Back in 2008, the questions abounded – would the Xbox 360 ever support BluRay? Rumors flew in all directions, but nobody knew for sure. We knew the Xbox console couldn’t read the discs the the way it was, but maybe a replacement drive, or an external device? When word broke that Microsoft, as a company, were trying to stay compatible with BluRay, people seemed to forget Windows was a bigger part of Microsoft than Xbox, at the time. I quashed that rumor myself, and helped to clarify the confusion. Xbox 360 owners ended up getting the external HD DVD add-on drive, which still works to this day. But that was it. BluRay support was never added.
Now, it seemed to me that this was an open and shut case, but I’ve seen the question asked in the past, and I’ve seen it answered and a really untruthful way. A person said YES, but then linked (referral links, no less) to paid software to convert the BluRay movie. It enabled person to put a BluRay disc into their computer (provided it had a BluRay drive), then convert the software, then you had your option of transferring it to a thumb drive or streaming it to the Xbox 360. This doesn’t mean the Xbox 360 can play a BluRay movie, this means the Xbox 360 supports several digital video formats – but it cannot read BluRay discs no matter what you connect up to the Xbox 360.
I just wanted to re-hash this – hopefully there was no more question, but I think people are still looking for the answer, and I wanted to provide it for them. Unfortunately for movie buffs, the final answer is NO – the Xbox 360 does not and will not support BluRay movies. The next console from Microsoft (what I’m dubbing the Xbox “365”) might, but we’ll probably need to wait until E3 2013 to find out.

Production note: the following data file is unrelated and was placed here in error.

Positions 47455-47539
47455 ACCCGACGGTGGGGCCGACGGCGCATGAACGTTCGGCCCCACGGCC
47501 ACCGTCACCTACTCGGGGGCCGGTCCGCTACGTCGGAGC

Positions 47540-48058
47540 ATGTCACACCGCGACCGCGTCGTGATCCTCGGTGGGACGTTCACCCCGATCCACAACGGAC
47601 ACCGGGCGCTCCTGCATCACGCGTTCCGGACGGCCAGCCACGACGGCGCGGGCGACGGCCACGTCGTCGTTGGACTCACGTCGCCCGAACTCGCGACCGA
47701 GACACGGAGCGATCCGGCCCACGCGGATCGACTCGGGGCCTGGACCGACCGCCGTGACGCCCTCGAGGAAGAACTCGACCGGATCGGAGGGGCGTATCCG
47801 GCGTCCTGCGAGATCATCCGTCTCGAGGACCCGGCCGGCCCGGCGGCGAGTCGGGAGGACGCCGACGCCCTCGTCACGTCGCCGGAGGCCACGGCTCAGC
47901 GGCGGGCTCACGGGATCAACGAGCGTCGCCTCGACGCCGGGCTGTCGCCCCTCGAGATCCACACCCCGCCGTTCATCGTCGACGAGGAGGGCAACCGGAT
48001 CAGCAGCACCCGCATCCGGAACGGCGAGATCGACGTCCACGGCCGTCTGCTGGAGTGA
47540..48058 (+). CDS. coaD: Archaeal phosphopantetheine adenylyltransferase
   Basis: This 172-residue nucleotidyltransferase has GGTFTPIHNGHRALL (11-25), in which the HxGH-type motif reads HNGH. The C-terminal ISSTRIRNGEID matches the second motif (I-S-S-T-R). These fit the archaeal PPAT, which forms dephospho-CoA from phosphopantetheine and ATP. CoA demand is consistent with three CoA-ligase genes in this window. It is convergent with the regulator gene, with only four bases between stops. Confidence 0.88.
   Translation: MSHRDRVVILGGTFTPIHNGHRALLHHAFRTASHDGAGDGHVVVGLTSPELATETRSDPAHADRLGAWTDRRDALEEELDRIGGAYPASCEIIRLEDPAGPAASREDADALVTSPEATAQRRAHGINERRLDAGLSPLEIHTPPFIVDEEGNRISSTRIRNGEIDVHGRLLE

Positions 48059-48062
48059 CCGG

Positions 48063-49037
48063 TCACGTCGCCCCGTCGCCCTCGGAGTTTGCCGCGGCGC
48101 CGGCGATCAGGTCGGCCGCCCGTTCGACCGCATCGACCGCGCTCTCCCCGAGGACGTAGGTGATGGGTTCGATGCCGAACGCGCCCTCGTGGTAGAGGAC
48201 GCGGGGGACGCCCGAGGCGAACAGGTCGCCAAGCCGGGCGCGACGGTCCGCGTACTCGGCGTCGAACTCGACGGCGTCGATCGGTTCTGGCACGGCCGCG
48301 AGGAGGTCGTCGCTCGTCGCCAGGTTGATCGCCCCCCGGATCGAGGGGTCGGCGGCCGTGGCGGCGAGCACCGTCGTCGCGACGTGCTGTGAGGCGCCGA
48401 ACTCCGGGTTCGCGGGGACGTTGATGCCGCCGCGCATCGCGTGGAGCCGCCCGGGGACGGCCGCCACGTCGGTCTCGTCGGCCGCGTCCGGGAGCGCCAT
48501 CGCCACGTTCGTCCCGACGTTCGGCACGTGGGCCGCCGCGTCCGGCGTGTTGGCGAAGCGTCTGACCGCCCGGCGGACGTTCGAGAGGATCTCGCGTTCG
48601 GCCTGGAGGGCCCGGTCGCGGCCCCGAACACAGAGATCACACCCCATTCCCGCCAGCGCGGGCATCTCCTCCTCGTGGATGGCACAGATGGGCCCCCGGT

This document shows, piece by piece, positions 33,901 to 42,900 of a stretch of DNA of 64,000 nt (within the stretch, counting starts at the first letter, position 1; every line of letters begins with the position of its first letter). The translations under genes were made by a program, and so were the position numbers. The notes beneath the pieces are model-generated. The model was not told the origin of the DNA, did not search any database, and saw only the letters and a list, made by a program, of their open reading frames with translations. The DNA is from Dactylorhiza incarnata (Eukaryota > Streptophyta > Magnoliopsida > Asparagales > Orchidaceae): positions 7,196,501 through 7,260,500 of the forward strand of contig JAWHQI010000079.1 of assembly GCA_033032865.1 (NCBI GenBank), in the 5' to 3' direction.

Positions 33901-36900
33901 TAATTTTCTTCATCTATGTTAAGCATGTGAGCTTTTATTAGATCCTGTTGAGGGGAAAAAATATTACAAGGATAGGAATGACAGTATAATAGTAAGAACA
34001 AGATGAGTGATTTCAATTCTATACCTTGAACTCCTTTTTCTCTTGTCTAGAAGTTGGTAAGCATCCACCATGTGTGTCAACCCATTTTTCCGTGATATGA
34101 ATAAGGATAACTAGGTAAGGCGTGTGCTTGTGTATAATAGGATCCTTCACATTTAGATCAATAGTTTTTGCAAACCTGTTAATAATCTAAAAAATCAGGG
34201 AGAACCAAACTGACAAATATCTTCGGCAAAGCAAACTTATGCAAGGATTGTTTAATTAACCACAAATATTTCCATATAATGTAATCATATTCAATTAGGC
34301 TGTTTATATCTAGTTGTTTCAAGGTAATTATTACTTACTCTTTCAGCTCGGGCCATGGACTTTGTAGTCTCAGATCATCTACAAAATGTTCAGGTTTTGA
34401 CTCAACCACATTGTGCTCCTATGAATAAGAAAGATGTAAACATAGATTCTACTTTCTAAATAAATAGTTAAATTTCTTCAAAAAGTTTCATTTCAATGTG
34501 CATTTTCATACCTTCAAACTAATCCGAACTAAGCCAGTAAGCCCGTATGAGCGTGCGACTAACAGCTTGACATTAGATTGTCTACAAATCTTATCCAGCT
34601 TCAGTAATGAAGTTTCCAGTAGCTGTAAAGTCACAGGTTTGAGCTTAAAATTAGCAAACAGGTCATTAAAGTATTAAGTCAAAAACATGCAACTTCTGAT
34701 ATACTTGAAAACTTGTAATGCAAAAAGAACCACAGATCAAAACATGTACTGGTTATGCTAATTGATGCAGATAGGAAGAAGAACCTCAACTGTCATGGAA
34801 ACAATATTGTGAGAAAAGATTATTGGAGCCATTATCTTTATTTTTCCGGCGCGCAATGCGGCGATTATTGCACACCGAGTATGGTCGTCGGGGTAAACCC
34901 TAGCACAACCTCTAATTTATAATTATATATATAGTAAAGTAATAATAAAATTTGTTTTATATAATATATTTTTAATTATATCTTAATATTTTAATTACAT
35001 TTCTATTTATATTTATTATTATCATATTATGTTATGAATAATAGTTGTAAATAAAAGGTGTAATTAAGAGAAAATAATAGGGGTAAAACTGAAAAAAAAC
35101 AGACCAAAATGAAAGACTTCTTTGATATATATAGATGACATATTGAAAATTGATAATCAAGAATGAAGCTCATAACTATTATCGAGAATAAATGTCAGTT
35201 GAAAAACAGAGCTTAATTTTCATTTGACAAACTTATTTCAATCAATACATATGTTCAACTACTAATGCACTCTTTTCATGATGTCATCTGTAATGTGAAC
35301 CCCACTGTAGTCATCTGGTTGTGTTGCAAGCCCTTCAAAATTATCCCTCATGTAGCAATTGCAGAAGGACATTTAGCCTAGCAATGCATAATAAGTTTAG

I received a message from Xbox Live this week, letting me know that security proofs are being made mandatory. Yes, the message is legitimate and is really from Microsoft. I had a post before which had a video explaining security proofs and a link to the page where you set them up. Unfortunately, Microsoft has taken down the video. I’ve recently found this newer video on Xbox Supprt, but who knows when that’ll change as well. So, to help you out, below the video, I’ll walk you through setting up a few security proofs! Continue reading “A guide to setting up Xbox Live Security Proofs”
Picture Credit: Godfree @ GamerTagRadio
What is Xbox Live? When the name first came out, people thought it was a video service. Xbox Live might feature news anchors, or live broadcasts of some kinds. Now, ten years later, people are closer than ever before to being right – no matter how they answer the question. Here is what Microsoft says about Xbox Live:
“Xbox LIVE is the online service for Xbox 360—and a whole lot more. Your TV is transformed into a connected entertainment experience with Xbox LIVE. Play Kinect and controller games with online friends wherever they are or instantly watch HD movies, TV shows and sports. Use Kinect to discover entertainment options that interest you—just say what you want to watch, and Xbox finds it.”
Xbox Live is the core service you sign in to, and from there you can everything from playing games, to watching movies on Netflix, Hulu, Amazon Instant Video, etc… to browsing the internet with Internet Explorer. There are different tiers of Xbox Live, and there are some big differences between Xbox Live Gold vs. Silver, so go ahead and read up on them, then join us online!
When the Super Nintendo Entertainment System made its debut in 1990, it introduced the “L” and “R” buttons on the top of the controller. The PlayStation took it a step further with the “L1” / “L2” and “R1” / “R2” buttons. The Xbox 360 continues that tradition, but the buttons are clearly marked “LB” and “RB” – and then a pair of triggers.
The confusion comes in because different games use different names for these buttons. Generically, you may hear “LB” referred to as the Left Bumper, or the Left Shoulder Button. Same goes for the right side. The Triggers are generally called by the name left or right trigger, but are sometimes simply designated as “LT” and “RT.”
You can press in or “click” each of the analog sticks, as well. In games, these are sometimes referred to as “L3” for the left analog stick and “R3” for the right analog stick.
The face buttons are all well labeled, including the Back, Guide, and Start buttons, and of course the main X, Y, A, and B “skittles” as they’ve been nicknamed. One more button worth pointing out, found only on wireless controllers, is the Sync Button. The Sync button is pressed only when you need to synchronize a controller with an Xbox 360, for instance, if you just bought a new controller, or are taking your controller to a friend’s house.